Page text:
Lebanon needs more realism and patriotism
There is no question that Lebanon has missed again and again important opportunities to build itself into the state that the overwhelming majority of its citizens have aspired for. Being the small, diverse and open country it has always been, it certainly needs the support of the Arab and International community to consolidate its identity and attain stability and prosperity. Since the independence effort from France was launched and until this day various leaders with the vision to reach such goals have emerged, but most of those were either blocked by outside interference or assassinated. The prescription for success includes achieving national unity, fighting corruption, reassuring all sectors of the Lebanese population and avoiding being dragged into polarizing rivalries within the Arab community or on the world scene.
Since March 14, 2005, a unique opportunity emerged brought about by two main factors. In the background there was a series of Syrian policy mistakes leading to a coerced extension of President Lahoudís term, and the formation of a government where loyalty to Syria dominated over any intent for reforms or solving the countryís problems. In this explosive environment, the assassination of Prime Minister Hariri triggered the remarkable national phenomenon that came to be known as The Cedar Revolution.
The exit of the Syrian army, and the fact that the Lebanese have resisted all attempts to reignite factional violence have injected new hope in the spirit of all the population whether inside Lebanon or in the expatriate community. Yet, there is still a divided government and any efforts at reforms are stalled. Further, nobody responsible for the assassinations and terrorist crimes has yet been convicted and punished.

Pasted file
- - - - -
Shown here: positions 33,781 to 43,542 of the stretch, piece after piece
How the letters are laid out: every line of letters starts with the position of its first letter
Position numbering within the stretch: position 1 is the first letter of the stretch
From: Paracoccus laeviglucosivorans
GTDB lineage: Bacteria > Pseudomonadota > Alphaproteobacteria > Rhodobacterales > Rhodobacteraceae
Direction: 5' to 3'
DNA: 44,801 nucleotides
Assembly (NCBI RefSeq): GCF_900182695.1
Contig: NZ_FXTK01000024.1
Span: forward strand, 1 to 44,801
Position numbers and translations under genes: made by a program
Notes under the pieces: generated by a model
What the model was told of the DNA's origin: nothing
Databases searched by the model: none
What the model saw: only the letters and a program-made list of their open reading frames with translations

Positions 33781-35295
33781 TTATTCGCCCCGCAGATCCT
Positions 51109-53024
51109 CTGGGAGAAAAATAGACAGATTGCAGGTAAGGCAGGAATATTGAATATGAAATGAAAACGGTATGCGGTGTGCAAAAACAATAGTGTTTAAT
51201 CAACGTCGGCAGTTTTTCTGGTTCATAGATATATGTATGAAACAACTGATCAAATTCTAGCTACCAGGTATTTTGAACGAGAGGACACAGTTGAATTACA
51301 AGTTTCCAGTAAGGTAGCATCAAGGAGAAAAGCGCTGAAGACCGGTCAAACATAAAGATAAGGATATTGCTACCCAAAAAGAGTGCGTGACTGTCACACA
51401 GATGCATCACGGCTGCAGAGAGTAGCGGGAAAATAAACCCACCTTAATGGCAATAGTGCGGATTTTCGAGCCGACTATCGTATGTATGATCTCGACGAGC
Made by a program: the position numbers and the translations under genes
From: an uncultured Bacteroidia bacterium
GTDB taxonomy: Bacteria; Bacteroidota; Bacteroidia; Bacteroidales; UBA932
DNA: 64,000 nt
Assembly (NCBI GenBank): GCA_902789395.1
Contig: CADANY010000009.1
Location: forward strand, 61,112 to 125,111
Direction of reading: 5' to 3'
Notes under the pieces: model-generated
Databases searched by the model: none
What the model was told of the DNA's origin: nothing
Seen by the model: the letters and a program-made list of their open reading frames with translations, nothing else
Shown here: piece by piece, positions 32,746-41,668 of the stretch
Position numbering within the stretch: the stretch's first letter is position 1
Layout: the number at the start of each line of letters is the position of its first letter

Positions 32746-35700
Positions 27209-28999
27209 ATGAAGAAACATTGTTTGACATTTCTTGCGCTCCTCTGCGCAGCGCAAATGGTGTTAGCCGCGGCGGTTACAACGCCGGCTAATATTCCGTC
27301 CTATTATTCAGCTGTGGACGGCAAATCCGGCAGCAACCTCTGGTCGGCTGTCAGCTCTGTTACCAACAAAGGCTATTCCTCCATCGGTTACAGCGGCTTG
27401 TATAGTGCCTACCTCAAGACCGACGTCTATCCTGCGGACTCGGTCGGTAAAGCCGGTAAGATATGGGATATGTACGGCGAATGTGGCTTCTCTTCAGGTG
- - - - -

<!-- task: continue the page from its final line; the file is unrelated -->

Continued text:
The reunion under one roof of all the diverse political leaders with conflicting ideologies and agendas, without foreign sponsorship, is a remarkable achievement. This demonstrated that the communication gap among Lebanese can be successfully bridged. However, this process may not lead to success unless more realism and patriotism are displayed by most, if not all, in addition to a spirit of sacrifice and selflessness. The interests of the nation should take precedence over selfish or external motives.
The various attacks perpetrated against major leaders, by proxies, analysts or the media are not helpful, even if based on some legitimate facts. There is a consensus that dialogue is the valid path to solutions, and we cannot agree more. However, the genuine Lebanese national interest should override all personal and outside considerations. Lebanon has sacrificed more than any other country in the area, fighting for the various causes that prevailed in the neighborhood, and it is time to use its resources towards solving its own problems first. With the world attention focused positively on Lebanon, we should not miss the opportunity to secure the identity of a free, independent, diverse, democratic and sovereign country over all its territory. Some leaders are warning against being dragged into fighting for the interests of Syria or Iran. Honest dialogue necessitates sincere discussion of the matter rather than reflex accusations of serving other countriesí agendas. Lebanon needs peace, unity and stability to rebuild its identity and its economy. No risks should be taken to satisfy any neighborly or distant interest. If the Taef Accord and 1559 are almost identical as stated by Mr. Jumblatt and others, how can we all accept one and reject the other and thus confront negatively the international community that is trying to help us. The Shebaa Farms issue can be settled within a reasonable time frame diplomatically or through an international court.